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Tuesday, 23 May 2017

More goodies at Pembrey Forest

Yesterday I was joined by Judy Burroughs and Paul Gadsby for BC's second monitoring visit of the year at Pembrey Forest. Although it was warm the cloud was frustratingly stubborn, which made butterfly counts tricky but had the benefit of giving us some time to explore for caterpillars and day-flying moths.

Being a warm day there was plenty of moth activity, with hundreds of Anania fuscalis (always common at this site, but even more so than usual this year), Cauchas fibuella on Germander Speedwell flowers, a few Grass Rivulet, an unexpected female Muslin moth (flying of its own accord), a Beautiful Carpet and a single Anania funebris in an area of the site where I've not seen them before (the latter two were too flightly to photograph outside the pot).
Searching sallow leaves for Puss Moth eggs didn't reveal any, but we did find a single, newly-hatched larva.
Also on sallow were several larval cases of Coleophora albidella. This is unusual among Coleophora species in that it eats right through the leaf rather than making the typical Coleophora mines - which makes them harder to find as you have to search for the cases themselves. The first I saw was completely by chance - I thought it was a pair of mating weevils, then a bird dropping, and it was only when I looked closer that I realised what it was. After I'd got my eye in, I found another three elsewhere on the site. It's an amazing-looking case made of silk, bits of leaf and adorned with hairs from the willow leaves.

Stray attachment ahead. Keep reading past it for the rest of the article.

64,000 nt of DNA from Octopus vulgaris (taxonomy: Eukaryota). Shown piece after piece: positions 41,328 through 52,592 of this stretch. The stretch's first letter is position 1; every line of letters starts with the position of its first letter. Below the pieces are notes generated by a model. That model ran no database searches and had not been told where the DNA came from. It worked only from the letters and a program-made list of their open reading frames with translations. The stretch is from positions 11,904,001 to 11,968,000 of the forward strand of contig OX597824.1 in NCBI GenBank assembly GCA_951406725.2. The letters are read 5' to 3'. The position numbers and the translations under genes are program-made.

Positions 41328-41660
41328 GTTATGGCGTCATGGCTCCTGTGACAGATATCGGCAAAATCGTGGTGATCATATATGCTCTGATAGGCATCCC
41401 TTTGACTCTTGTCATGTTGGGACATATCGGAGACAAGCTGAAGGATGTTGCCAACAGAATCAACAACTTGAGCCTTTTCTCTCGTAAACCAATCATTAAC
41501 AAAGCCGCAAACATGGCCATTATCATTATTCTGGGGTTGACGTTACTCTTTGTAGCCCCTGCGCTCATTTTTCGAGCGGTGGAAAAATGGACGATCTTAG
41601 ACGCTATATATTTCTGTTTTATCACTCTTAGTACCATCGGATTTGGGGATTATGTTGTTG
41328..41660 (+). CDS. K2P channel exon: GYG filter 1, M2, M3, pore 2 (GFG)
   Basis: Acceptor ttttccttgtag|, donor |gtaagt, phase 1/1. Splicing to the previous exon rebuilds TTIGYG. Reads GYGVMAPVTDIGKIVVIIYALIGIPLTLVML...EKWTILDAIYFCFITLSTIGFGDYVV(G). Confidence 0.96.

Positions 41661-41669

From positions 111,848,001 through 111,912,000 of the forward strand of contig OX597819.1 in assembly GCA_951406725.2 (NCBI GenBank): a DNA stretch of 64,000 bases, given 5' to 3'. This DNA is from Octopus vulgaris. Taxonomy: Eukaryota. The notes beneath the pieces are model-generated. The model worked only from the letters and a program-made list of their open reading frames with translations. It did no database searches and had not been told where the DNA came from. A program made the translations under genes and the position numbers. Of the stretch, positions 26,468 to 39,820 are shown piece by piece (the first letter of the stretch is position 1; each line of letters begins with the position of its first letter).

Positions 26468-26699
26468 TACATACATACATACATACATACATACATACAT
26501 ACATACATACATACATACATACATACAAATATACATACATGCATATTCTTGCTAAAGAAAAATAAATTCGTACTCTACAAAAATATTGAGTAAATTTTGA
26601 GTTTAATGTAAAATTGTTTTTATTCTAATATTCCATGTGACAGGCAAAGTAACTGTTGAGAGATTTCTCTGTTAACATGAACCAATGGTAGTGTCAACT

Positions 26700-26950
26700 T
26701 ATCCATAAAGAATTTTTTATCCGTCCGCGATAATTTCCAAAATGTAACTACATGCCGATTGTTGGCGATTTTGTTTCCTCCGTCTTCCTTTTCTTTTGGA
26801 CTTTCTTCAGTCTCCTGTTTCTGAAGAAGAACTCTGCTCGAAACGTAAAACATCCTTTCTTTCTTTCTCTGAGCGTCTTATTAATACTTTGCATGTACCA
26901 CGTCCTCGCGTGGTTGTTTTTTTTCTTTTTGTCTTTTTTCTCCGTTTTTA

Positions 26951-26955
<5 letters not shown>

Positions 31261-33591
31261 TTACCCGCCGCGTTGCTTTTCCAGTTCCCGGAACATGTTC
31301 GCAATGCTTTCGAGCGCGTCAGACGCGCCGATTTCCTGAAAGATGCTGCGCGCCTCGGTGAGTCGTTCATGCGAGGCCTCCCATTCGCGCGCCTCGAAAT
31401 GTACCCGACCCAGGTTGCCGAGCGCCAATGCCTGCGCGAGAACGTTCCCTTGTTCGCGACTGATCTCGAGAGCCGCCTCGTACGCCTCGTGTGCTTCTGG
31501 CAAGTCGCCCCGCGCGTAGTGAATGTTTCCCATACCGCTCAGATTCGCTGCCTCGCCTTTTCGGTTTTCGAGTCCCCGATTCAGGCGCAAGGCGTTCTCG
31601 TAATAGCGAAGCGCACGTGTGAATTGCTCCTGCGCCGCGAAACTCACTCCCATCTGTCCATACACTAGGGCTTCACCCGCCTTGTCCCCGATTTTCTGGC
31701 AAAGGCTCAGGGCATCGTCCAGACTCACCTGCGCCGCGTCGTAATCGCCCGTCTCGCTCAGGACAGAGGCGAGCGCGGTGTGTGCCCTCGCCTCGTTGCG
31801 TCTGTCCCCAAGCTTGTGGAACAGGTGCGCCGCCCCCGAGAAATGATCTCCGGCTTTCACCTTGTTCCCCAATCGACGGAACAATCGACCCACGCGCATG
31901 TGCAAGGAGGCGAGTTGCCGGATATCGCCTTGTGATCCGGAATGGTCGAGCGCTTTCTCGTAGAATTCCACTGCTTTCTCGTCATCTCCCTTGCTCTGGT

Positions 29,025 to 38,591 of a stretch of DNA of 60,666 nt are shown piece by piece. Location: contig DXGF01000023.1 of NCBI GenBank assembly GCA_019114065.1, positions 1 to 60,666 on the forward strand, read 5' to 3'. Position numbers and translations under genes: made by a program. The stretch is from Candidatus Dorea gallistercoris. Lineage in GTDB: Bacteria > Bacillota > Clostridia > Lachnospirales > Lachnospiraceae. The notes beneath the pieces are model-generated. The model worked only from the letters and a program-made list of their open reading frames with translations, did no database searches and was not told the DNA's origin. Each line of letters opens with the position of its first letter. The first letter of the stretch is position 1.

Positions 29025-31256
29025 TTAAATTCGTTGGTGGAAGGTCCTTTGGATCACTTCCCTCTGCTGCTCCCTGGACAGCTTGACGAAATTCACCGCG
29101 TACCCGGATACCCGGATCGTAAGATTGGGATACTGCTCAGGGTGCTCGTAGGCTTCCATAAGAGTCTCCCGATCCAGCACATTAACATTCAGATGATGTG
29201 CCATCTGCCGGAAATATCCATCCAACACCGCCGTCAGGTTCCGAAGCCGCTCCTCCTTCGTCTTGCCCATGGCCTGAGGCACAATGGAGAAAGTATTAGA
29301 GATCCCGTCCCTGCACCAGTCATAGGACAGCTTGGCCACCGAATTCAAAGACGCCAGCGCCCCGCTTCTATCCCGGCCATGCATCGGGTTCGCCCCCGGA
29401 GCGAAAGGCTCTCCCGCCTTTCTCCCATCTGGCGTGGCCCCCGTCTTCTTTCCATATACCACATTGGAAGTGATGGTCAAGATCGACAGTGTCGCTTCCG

According to Sam's 2016 list, this is a new species for Carms.

Among the butterflies was a Dark Green Fritillary larva (photo), an early Large Skipper, and singles of Marsh Fritillary (near the entrance to the bombing range) and Small Pearl-bordered Fritillary. Dingy Skipper numbers were pretty good, Grizzled Skipper seems to be past its peak now, and Small Blue numbers are still building.


  1. Splendid effort George! Congrats on the presumed NCR.

  2. Thanks Ian, Sam has confirmed it is new for VC44. One for you to look for at your local wetlands - now is the time!

  3. That Coleo is outstanding - thankyou for all your efforts George.